Something has happened with the SSH process on a remote server so that now when trying to connect it rants:

kex_exchange_identification: read: Connection reset by peer

It looks like the SSH daemon just needs to be restarted.

But the problem is that there is no access to the server other than via SSH. The only option is abrupt reboot which is undesirable.

However, the remote server's filesystem is mounted locally via sshfs and that continues to work fine.

Is there any way to use the existing sshfs session to run commands on the remote?


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    What remote user does the existing connection use? Is it root? Is the remote /etc/crontab accessible? What interesting is accessible? (/proc? /sys?). Commented Jul 28, 2023 at 15:58

1 Answer 1


sshfs is a "filesystem", and can do most of what filesystems do.

Depending on which directories yoursshfs can access, you could:

  • write a script to restart sshd (use full paths, /bin/ls rather than ls),
  • store it on the server (through sshfs)
  • hand-knit a batch, at, or crontab queue entry for the remote system to invoke the script.
  • put your job into the queue directory.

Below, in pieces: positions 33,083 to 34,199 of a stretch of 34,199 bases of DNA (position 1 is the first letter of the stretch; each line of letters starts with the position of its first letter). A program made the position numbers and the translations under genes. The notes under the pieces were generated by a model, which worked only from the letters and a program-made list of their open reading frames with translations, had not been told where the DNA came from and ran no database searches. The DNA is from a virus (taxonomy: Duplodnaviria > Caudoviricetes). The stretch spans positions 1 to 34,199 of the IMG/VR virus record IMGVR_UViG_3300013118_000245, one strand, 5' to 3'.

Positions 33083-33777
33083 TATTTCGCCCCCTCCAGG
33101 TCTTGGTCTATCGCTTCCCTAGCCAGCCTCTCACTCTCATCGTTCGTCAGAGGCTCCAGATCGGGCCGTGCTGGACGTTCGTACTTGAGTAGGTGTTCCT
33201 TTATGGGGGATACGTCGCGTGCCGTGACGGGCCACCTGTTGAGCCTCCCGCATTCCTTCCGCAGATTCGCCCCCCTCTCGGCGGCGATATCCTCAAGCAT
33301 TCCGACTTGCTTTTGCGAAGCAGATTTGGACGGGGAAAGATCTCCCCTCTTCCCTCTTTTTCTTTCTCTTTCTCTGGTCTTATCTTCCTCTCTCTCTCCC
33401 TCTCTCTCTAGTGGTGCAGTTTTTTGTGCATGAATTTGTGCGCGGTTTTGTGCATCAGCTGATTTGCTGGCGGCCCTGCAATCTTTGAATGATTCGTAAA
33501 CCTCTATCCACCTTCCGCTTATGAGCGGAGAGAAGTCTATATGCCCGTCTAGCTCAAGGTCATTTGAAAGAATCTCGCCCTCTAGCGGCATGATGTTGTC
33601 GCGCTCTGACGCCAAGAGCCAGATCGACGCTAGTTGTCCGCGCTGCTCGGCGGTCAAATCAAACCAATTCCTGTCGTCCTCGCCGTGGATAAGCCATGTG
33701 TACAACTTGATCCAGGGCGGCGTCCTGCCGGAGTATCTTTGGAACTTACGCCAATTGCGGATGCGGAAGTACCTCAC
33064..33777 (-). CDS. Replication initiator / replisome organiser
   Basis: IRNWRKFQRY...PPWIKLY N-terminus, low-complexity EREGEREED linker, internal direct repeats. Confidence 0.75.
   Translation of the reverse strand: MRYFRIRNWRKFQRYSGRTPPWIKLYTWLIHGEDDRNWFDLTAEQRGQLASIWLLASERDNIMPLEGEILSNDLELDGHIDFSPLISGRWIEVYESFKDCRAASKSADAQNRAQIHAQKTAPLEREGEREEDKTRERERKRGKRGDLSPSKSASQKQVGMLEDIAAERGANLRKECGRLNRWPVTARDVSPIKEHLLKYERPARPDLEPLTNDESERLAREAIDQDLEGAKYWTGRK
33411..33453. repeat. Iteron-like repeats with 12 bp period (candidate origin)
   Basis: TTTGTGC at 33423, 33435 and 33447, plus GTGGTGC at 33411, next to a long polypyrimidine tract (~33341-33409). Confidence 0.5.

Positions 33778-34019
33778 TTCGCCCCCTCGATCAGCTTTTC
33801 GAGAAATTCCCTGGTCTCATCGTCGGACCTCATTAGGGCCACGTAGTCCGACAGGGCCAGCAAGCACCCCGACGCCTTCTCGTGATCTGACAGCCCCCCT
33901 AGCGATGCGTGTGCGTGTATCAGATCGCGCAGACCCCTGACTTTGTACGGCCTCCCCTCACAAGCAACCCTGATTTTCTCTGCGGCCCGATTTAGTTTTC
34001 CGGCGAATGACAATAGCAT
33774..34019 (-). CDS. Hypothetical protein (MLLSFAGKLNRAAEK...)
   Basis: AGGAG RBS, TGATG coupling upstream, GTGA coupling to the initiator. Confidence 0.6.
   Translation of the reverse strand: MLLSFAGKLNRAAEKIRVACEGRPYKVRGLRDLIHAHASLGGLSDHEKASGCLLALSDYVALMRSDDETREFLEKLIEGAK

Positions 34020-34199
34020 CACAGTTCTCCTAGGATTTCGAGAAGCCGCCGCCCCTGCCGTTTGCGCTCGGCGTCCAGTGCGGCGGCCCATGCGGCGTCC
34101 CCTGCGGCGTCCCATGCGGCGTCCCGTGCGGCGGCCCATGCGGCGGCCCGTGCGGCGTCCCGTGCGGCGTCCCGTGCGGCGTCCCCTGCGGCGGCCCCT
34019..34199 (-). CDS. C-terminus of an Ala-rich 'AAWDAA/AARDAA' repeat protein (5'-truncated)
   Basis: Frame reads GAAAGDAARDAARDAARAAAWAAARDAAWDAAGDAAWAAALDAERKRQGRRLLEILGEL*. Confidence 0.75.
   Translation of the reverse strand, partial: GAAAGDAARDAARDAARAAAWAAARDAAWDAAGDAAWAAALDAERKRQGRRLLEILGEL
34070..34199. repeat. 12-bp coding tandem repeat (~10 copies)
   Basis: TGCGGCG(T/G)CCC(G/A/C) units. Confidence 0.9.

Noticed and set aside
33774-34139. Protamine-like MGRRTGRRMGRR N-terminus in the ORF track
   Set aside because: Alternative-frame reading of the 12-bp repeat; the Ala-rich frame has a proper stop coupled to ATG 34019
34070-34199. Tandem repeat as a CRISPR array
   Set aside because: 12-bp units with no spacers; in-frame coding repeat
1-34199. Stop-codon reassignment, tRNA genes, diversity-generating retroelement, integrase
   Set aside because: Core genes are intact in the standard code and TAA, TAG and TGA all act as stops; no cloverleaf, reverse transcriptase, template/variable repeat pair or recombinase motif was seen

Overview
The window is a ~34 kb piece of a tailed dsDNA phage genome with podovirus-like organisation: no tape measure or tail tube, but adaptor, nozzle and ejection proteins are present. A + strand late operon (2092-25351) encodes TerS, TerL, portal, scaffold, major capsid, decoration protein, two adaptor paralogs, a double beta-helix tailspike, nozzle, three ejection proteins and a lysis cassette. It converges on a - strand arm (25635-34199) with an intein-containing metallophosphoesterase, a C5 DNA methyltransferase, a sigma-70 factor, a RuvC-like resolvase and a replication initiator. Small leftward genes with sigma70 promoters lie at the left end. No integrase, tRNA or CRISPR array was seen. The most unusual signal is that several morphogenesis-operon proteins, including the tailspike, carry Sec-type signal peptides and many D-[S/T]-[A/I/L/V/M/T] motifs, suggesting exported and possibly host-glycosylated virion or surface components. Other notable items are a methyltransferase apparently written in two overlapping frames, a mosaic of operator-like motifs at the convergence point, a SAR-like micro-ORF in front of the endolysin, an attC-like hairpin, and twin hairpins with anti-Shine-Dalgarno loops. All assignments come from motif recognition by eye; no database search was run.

• Wait.

Is your userid on the remote server sudo enabled? Study the workings of at, batch, and cron on a working Linux, before subverting them on the remote server.

OTOH, the increasing undesirability of being unable to access via SSH may eventually exceed the undesirability of a reboot.

Use this time to redesign your process.

Just before I make a Russian Roulette change to a remote system, I enqueue an at job that restores the old, but working, configuration to run at "now + 15 minutes". Then, I have 15 minutes to pull the trigger, "find out", reconnect/ login, and cancel the at job. If I don't/can't, the old config is restored in 15 minutes.

Of course, this requires understanding of the remote system, and the changes being made (apt-get changelog packagename), and writing the undo script. It also helps to narrow the focus of "undo" - many application updates don't risk connectivity/access, and (probably) won't need to be undone.

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